Molecular features of infective disease


Infectious agents demonstrate a vast repertoire of successful molecular strategies profoundly different from the mam malian (or to be precise, human) regulation which has been discussed so far. Prokaryotic cells do not possess a nucleus, and generally have smaller genomes than humans.For example, bacterial genomes are around 1/1000 to 1/10000 the size of the human genome, and viral genomes a further two to three orders of magnitude smaller. However, the organisation of their genes is more elaborate than in humans, with the same stretch of bases coding for several genes reading in different directions, or in different frames Instead of organisation into linear chromosomes, the DNA in many bacteria such as Escherichia coli is organised in a circular form. Different viral species use either DNA or RNA as their nucleic acid, and these may be linear or circular.

Although prokaryotes will be discussed in detail in Chapter 2, this section will be used to introduce two of the different mechanisms.


HIV, a member of the Lentivirinae subgroup of retroviruses, has an RNA genome, with each mature spherical HIV-1 particle containing two positive strands of viral RNA. These linear strands encode critical viral genes. In addition to RNA, the viral core contains reverse transcriptase, structural proteins derived from the gag gene, and additional regulatory proteins. The core surrounded by a matrix and the entire structure enveloped by an outer lipid-bilayer membrane. Embedded in the membrane are proteins derived from the viral env gene (gp120 and gp41), on and various immune molecules, especially MHC class II in molecules derived on budding from a human cell. In part due to the high replication error rate of the reverse transcriptase, HIV-1 displays marked genetic variability, especially in the gp120 region, rendering vaccine development more difficult.

The virus recognises susceptible host cells via its highaffinity receptor, the CD4+ antigen, but fusion of viral and host cell membranes requires a co-receptor, such as CCR5 in initial infections. The virus then injects its RNA, gag and pol proteins, and DNA reverse-transcribed from the RNA template. The resultant double-stranded proviral DNA migrates to the nucleus where it uses the long terminal repeat sequences to integrate into the host chromosomes, particularly of replicating cells. According to the state of the cell and supply of factors activating the HIV promoter, the viral sequences may remain latent or be transcribed to produce viral proteins which assemble into new virions and bud from the cell surface. The consequences of such infection are discussed in Chapter 2.

The susceptibility of a particular individual to infection by HIV is in part determined by sequence variations in co-receptors such as CCR5. Some accelerate and o delay disease progression. For example, some indi (= 1% in Western Europe) who appear relatively res HIV infection are homozygous for a 32 bp deletion (CCR5A32) and do not express a functioning CCR5 receptor .There appear to be no ill effects for European homozygotes, probably reflecting the fact that other receptors may compensate or that functioning CCR5 is only required for immunity against infections that are not endemic temperate zones. In contrast to previous examples, mutation' would therefore appear to be beneficial.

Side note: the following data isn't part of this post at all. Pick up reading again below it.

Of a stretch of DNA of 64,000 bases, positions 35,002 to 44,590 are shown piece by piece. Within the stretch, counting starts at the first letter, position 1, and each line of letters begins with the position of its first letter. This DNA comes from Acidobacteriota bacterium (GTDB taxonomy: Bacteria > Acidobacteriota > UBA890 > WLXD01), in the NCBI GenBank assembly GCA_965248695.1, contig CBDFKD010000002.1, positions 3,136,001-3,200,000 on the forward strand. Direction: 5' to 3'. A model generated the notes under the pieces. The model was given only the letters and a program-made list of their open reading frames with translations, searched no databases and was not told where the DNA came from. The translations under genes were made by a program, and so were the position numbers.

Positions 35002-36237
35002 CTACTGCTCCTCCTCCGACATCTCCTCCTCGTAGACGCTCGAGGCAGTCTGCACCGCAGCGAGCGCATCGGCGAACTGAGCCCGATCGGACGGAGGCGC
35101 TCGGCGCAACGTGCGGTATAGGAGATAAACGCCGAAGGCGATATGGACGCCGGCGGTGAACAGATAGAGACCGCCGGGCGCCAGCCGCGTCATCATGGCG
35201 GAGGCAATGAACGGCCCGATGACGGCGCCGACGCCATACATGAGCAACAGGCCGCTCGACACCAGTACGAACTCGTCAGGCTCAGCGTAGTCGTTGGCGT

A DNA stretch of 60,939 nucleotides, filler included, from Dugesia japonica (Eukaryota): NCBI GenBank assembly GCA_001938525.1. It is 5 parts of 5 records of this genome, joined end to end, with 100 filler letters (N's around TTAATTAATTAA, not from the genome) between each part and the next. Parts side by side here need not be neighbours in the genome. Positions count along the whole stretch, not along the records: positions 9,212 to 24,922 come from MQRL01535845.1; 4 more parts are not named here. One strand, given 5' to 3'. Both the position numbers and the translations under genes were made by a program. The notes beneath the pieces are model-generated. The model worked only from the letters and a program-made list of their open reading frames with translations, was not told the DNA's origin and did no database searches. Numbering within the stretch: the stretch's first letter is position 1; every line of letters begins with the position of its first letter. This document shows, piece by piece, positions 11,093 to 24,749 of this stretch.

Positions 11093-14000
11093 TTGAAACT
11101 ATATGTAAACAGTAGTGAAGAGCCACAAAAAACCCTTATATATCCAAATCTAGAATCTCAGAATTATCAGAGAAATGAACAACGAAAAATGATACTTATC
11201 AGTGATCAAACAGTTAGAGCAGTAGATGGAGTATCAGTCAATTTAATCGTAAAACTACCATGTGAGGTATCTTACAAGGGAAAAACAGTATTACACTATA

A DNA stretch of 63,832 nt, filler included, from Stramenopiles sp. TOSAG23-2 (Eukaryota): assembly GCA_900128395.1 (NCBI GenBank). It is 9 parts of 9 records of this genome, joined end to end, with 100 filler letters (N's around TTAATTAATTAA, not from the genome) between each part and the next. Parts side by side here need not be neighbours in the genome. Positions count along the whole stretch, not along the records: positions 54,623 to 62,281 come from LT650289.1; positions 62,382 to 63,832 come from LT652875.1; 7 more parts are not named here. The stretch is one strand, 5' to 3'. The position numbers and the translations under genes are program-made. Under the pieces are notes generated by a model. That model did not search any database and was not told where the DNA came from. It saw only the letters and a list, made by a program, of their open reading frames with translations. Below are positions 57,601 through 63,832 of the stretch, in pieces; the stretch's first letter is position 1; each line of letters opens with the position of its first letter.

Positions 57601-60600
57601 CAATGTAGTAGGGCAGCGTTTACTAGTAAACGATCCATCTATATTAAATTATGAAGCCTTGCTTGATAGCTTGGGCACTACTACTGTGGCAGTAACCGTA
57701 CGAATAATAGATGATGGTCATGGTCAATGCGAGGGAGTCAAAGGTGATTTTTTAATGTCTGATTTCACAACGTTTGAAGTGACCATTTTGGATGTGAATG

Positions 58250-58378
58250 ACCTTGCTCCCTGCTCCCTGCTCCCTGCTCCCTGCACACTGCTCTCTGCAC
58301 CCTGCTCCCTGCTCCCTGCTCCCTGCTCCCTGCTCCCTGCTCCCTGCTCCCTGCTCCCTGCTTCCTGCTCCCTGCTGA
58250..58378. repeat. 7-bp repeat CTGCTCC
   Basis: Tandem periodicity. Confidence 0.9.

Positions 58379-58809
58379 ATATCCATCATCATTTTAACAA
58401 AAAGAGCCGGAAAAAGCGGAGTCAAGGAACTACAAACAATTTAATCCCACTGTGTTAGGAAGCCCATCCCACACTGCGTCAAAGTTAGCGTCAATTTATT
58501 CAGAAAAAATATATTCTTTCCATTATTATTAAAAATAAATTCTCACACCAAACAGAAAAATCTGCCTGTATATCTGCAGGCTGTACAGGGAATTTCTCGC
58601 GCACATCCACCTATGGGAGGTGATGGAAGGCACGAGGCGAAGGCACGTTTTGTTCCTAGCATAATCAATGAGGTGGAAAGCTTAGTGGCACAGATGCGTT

A group of inexorably progressive neurodegenerative conditions affecting several species are transmissible from affected individuals, though a long incubation period (averaging over 10 years in humans) is characteristic. In humans, the best-known forms are Creutzfeldt-Jakob disease (CJD) and kuru, the clinical consequences of which are discussed on page 1016.

The predominant if not sole component of the infectious particle is a protein, termed PrP. This is expressed in all mammalian brains as the soluble cellular PrPC, which becomes infectious if it acquires a new conformation rendering it insoluble, as in the scrapie agent (PrpSc). Normally, PrPC only rarely adopts this conformation (accounting for the occasional sporadic cases of CJD), but inherited mutations in the PrP gene render this more likely and result in the familial forms of disease. Most importantly, once one PrpSc molecule is present within a cell, it acts as a template to enhance the conversion of the normal PrPC to PrPSc, resulting in pathogenesis.

The BSE story in the UK

Prior to 1980, the prion disease bovine spongiform encephalopathy (BSE) was virtually unknown in UK cattle populations, although scrapie, a similar disease affecting sheep, had been endemic for over 30 years and cattle were fed sheep derivatives. By 1987, there was a significant incidence of BSE, which was thought to be due to an alteration in feeding practices which were banned in 1988. Nevertheless, the incidence of BSE continued to rise, peaking in 1992.

Examples of prion diseases Species Disease
Species Disease Transmission Cases
  • Kuru
  • Creutzfeldt-Jakob (CJD)
  • Gerstmann-Straussler-Scheinker
  • Fatal familial insomnia
  • Infectious (ritual cannibalism, New Guinea 1957-82)
  • (a) Sporadic
  • (b) Familial (autosomal dominant)
  • (C) Infectious-from humans (e.g. pituitary growth hormone, dural grafts) -?from cows (atypical form, BSE association)
  • Familial (autosomal dominant)
  • Familial (autosomal dominant)
  • = 2500
  • 1 in 106
  • 1 in 107
  • =100
  • > 15
  • Rare
  • Rare
Sheep Scrapie
Cattle Bovine spongiform encephalopathy (BSE)